We are a startup machine

“Something is going on in Waterloo because the applications we get from Waterloo students are better than those we get from students of any other university.”

Paul Graham
Co-founder, Y Combinator

What is the secret behind Waterloo Engineering’s success at producing entrepreneurial engineers? For such a young engineering school (founded in 1957), it has produced a remarkable number of startups and spinoffs who have Waterloo Engineering students or alumni as founders. At the last count, there were  over  600 companies in Canada and abroad who can claim Waterloo Engineering is in their “DNA.”

Clearpath Founders RYAN-GARIEPY-and Matt Rendall with the Kingfisher water robot.

Clearpath Robotics founders Ryan Gariepy and Matt Rendall with the Kingfisher robot.

It would be accurate to say that the entrepreneurial culture was embedded at Waterloo Engineering from the very first day of its existence. On July 1, 1957 a group of Kitchener-Waterloo businessmen founded what would become the University of Waterloo, making engineering its first Faculty. At that time, the business leaders/university founders ensured that real world experience would be part of every engineer’s education—and co-op education was launched. (Waterloo Engineering now has the largest co-op in the world.) They also pioneered an inventor-owned intellectual property policy (in various forms) to spur on the entrepreneurial spirit, as well as making it easy for researchers to partner with investors and industry to commercialize ideas and patents.

Complete entrepreneurial ecosystem

This powerful combination was the primordial soup that led to a complete entrepreneurial ecosystem. With the cross-pollination of ideas from co-op work terms and the academic learning in the classroom, along with an inventor-owned intellectual property policy to support commercialization, a completely new breed of engineer was born. This Waterloo engineer was one who knew about real-world engineering in a business setting but also had an extremely rigorous engineering education. Combining these essential components created a confident engineer who could tackle the truly difficult problems and in real world any setting—Waterloo Engineers hit the ground running.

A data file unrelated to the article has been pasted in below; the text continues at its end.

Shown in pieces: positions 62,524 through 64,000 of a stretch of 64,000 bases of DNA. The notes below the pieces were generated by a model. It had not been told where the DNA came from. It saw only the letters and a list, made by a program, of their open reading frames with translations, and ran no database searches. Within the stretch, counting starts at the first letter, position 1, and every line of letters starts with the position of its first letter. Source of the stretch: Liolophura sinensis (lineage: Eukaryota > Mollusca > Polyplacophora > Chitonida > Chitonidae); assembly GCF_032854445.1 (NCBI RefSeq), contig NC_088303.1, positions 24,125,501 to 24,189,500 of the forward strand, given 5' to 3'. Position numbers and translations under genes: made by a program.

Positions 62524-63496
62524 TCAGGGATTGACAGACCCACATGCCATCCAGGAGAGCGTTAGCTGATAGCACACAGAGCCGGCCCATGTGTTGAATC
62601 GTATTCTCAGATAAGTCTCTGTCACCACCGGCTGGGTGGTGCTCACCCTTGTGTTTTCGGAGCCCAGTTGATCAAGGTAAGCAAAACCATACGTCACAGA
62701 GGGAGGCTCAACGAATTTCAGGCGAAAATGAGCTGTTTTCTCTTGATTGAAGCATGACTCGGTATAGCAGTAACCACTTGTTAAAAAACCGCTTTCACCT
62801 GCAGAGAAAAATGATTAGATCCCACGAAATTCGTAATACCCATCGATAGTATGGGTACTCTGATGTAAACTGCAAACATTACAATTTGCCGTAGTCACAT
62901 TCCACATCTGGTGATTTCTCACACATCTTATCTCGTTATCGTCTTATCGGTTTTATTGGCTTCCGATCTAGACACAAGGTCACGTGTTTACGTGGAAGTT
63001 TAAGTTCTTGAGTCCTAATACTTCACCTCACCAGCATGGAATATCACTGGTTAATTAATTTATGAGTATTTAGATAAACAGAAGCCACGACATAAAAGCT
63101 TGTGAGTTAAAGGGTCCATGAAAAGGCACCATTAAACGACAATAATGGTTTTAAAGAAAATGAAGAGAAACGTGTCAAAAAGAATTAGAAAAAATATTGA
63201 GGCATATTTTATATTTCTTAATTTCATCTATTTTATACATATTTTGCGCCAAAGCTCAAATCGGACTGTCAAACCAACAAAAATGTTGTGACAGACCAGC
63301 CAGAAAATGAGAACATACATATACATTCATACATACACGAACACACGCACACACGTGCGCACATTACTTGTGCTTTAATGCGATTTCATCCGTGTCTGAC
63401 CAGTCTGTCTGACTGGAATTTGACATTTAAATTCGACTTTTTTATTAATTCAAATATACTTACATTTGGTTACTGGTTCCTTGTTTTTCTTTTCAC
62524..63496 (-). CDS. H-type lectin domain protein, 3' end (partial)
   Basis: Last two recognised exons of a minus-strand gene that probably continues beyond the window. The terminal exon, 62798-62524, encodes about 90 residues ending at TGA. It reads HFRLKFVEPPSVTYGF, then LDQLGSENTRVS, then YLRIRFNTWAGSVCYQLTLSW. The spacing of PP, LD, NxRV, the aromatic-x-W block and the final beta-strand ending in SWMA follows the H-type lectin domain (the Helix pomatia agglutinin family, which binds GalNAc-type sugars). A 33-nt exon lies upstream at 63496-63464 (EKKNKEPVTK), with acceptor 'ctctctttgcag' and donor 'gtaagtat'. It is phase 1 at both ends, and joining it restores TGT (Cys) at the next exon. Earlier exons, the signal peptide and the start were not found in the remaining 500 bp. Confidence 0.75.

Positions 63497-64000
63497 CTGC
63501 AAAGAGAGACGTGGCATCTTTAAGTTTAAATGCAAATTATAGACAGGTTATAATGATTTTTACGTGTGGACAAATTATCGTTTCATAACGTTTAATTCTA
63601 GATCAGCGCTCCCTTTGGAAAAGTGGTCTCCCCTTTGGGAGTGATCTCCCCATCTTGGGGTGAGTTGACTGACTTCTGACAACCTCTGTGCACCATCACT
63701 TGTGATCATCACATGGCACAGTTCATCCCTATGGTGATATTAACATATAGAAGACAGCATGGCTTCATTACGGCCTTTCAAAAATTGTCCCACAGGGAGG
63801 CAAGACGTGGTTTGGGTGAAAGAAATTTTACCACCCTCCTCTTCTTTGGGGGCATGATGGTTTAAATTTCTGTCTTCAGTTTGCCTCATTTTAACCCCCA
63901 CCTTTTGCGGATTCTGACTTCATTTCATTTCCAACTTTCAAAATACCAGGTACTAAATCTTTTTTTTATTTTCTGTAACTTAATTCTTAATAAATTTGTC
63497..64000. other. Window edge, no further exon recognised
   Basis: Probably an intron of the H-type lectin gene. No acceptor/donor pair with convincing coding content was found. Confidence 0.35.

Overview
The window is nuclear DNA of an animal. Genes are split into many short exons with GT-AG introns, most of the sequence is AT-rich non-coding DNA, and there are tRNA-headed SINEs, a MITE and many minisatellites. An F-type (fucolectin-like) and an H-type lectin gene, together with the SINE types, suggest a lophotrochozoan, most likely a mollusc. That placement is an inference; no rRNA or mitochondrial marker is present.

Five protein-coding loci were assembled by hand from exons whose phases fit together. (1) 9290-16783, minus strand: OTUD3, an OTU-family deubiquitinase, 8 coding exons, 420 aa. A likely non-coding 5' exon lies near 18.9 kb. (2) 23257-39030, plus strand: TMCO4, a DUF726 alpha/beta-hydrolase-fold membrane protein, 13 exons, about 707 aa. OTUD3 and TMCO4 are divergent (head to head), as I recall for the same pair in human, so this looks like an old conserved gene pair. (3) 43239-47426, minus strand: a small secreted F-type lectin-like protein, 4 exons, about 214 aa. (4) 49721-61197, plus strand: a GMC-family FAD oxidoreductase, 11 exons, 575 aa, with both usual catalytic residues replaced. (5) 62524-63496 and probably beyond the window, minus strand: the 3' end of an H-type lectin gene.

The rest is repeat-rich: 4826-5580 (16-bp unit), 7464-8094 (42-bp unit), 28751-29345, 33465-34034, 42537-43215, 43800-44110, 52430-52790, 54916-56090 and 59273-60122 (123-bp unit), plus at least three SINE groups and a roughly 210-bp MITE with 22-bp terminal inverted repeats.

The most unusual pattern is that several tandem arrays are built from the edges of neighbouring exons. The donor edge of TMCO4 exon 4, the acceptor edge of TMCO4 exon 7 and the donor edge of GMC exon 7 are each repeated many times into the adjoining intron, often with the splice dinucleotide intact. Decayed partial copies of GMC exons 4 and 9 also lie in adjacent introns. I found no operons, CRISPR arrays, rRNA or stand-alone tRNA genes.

Waterloo is probably the best up-and-coming startup city in the world…the breadth of exposure to different sorts of engineering that you learn, the co-op program, and the way that there is just such a culture of thinking about problems in the world and ideas… it’s really good.

Sam Altman
President, Y Combinator

Confidence is an invaluable trait. It allows people to have the courage to take calculated risks. All great inventors and technologists know the path to true success is through a succession of failures. Fail fast and fail forward is how Edison created a working light bulb and how Elon Musk became the first private citizen to send a supply space rocket to the International Space Station as well as creating the world’s most advanced electric car. It is what allowed Waterloo Engineering student Mike Lazaridis to invent the world’s first smart phone with the iconic BlackBerry. Confidence helped Eric Migicovsky invent the Pebble watch, and allowed Michael Litt of Vidyard to redefine video analytics. The ground-breaking technology of the Myo gesture-controlled armband invented by Thalmic Labs founders Stephen Lake, Aaron Grant and Matthew Bailey—all Waterloo Engineers—can be attributed to the confidence (and knowledge) gained with their multiple co-op terms that spanned an impressive array of industries.  Entrepreneurial DNA is evident with Suncayr, a company founded by Waterloo Engineering nanotechnology students who became the first Canadian team to win a prestigious James Dyson Award this past fall.

Waterloo Engineering icons & technology rock stars